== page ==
BRADENTON, Fla. -- Ivan Nova was talking to CC Sabathia one day in the Yankees clubhouse when Sabathia told his younger teammate, "One day, you're going to be the veteran."
"No, I'm still a rookie," Nova replied. Then he explained: "It's better to be a rookie in your mind than a veteran."
Nova didn't feel like a veteran when he played alongside Derek Jeter and Mariano Rivera and shared a rotation with Sabathia and Andy Pettitte. But he will be a veteran in the Pirates' rotation, all of 30 years old, and he'll take on a leadership role as the most experienced starter on a young Pittsburgh staff.
"We're just going to try to put it together as a group. We've got a lot of things to prove," Nova said. "We have a really young team, but we're capable of doing a lot of good things out there. Hopefully we can put it all together."
Nova entered the offseason as one of the best available starters following a dramatic second-half turnaround with the Pirates in which he posted a 3.06 ERA with two nine-inning complete games in 11 starts.
Nova said Monday other teams reached out this winter, but he told his agent to prioritize the Pirates because he knew, based on two months of experience, that he would be comfortable in Pittsburgh. So, Nova returned on a three-year deal worth $26 million, less than he was initially expected to earn.
"We were trying to get something done here and not worry about all the other teams," Nova said. "Sometimes you can go out there and play for more money, but sometimes you don't feel as happy as I feel here. I chose to be happy here and not go somewhere else.
"If we couldn't get it done here, we'd look somewhere else. But my focus was on here."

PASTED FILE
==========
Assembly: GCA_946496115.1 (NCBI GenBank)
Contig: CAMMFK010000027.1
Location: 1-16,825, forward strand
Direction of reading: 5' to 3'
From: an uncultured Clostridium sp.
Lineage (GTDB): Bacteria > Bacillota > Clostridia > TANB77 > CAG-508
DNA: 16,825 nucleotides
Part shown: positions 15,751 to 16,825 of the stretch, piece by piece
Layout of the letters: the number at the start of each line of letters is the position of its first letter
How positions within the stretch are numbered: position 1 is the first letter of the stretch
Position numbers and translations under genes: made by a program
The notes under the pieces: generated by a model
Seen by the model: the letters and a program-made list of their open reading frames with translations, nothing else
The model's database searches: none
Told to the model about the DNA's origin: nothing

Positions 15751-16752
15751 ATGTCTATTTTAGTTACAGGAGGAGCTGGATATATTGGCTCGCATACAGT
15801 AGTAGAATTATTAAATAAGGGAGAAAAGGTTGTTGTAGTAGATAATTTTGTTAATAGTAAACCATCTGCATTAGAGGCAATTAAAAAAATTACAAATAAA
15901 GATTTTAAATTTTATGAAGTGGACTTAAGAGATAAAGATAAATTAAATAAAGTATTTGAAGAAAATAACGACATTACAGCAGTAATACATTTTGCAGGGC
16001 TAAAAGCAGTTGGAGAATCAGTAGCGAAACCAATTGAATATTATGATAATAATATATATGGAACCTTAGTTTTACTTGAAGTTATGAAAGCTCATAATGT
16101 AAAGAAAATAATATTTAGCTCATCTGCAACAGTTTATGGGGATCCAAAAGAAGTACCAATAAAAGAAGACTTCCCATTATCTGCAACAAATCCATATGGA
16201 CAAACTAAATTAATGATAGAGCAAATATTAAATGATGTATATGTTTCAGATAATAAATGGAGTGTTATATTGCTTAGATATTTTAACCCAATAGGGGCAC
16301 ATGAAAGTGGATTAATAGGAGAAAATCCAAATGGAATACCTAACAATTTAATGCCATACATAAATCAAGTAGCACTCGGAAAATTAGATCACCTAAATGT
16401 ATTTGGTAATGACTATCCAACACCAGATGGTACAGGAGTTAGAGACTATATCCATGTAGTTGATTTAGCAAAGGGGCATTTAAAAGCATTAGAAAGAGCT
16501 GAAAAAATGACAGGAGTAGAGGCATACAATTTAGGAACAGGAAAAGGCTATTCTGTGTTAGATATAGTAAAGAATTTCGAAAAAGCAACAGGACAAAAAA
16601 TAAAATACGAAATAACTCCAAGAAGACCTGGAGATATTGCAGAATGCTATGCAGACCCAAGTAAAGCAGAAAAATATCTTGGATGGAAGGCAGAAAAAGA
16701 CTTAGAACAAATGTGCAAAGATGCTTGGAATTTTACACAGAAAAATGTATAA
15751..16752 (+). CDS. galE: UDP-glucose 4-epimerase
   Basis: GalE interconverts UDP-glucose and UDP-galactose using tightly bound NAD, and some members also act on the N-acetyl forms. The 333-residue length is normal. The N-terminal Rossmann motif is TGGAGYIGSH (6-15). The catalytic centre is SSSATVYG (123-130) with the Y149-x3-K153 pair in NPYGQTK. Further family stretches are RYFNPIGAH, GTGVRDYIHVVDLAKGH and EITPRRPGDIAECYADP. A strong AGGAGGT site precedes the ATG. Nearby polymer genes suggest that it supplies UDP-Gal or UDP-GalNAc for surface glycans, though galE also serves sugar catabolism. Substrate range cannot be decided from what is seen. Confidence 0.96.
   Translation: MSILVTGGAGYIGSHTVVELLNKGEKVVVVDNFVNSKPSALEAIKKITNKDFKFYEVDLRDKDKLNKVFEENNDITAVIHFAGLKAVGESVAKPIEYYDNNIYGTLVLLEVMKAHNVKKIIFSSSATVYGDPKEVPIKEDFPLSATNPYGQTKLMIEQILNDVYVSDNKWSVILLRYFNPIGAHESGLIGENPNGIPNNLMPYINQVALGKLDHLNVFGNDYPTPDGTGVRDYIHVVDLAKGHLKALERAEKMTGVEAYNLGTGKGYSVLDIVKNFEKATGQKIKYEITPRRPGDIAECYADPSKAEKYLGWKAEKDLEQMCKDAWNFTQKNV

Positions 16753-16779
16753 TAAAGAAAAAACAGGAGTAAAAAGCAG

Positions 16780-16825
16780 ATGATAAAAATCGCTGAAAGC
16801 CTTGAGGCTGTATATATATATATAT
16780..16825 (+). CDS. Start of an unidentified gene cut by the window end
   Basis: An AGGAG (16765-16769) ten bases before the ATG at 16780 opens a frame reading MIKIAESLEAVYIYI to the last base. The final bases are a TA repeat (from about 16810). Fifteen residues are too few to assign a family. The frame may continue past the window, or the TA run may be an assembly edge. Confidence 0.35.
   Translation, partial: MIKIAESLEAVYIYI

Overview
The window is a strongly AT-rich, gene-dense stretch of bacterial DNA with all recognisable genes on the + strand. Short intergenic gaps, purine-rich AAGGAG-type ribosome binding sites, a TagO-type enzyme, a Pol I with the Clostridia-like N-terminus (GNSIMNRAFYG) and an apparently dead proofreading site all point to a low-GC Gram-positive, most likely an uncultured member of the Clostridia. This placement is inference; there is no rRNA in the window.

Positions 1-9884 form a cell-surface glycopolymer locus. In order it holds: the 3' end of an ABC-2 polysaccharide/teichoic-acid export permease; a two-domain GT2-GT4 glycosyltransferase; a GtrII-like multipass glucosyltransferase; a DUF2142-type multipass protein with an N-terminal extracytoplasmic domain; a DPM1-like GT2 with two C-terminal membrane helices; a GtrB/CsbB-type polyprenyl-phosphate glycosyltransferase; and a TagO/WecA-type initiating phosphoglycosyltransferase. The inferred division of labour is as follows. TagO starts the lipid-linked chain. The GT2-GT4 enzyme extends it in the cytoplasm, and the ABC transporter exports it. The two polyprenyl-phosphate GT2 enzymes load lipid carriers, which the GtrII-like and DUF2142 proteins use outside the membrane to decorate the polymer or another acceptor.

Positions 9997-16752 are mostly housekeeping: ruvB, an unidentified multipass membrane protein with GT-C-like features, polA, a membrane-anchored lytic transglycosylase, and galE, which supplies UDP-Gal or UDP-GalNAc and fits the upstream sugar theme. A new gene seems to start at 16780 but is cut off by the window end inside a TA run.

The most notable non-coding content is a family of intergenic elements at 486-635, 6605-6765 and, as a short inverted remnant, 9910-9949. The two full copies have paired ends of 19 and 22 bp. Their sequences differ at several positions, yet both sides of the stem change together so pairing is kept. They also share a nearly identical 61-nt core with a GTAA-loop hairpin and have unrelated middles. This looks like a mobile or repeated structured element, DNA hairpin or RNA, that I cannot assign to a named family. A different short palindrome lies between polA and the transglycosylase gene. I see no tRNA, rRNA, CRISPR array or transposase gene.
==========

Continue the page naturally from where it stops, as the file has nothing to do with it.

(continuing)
The Bucs are counting on Nova to provide plenty of innings and stability atop the rotation, where he'll join Gerrit Cole and Jameson Taillon -- both drafted by the Pirates after Nova's big league debut with the Yankees.
"What he did for us last year was amazing. We expect nothing less from him this year," catcher Chris Stewart said. "To have him around for the next three years is going to be huge for us."
Nova said he often worried in New York about losing his spot in the rotation after a bad start, but that concern didn't follow him to Pittsburgh. He immediately felt comfortable in PNC Park, away from the hitter-friendly American League East, and working with pitching coach Ray Searage. Free to aggressively pound the strike zone, Nova walked only three of the 263 batters he faced.
Nova felt at home with the Pirates from his first day, when he walked into the clubhouse and saw former Yankees teammates in Stewart and Francisco Cervelli. Later in the year, Nova went to throw a between-starts session in the bullpen and was stunned to see Taillon and Chad Kuhl there -- not to pitch, but to watch and learn from him.
"Stuff like that makes you really happy," Nova said. "You can see the way they decide to get better, in every aspect."
Nova talked about being able to grow a beard, which he couldn't do with the Yankees, and dying his hair yellow -- or maybe black and yellow to match his new surroundings. He is clearly just as relaxed this spring, his first at Pirate City and his first as a veteran.
"I feel that this is the right place to be right now," Nova said. "I think that's what made the decision."
Adam Berry has covered the Pirates for MLB.com since 2015. Follow him on Twitter and Facebook, read his blog and listen to his podcast. This story was not subject to the approval of Major League Baseball or its clubs.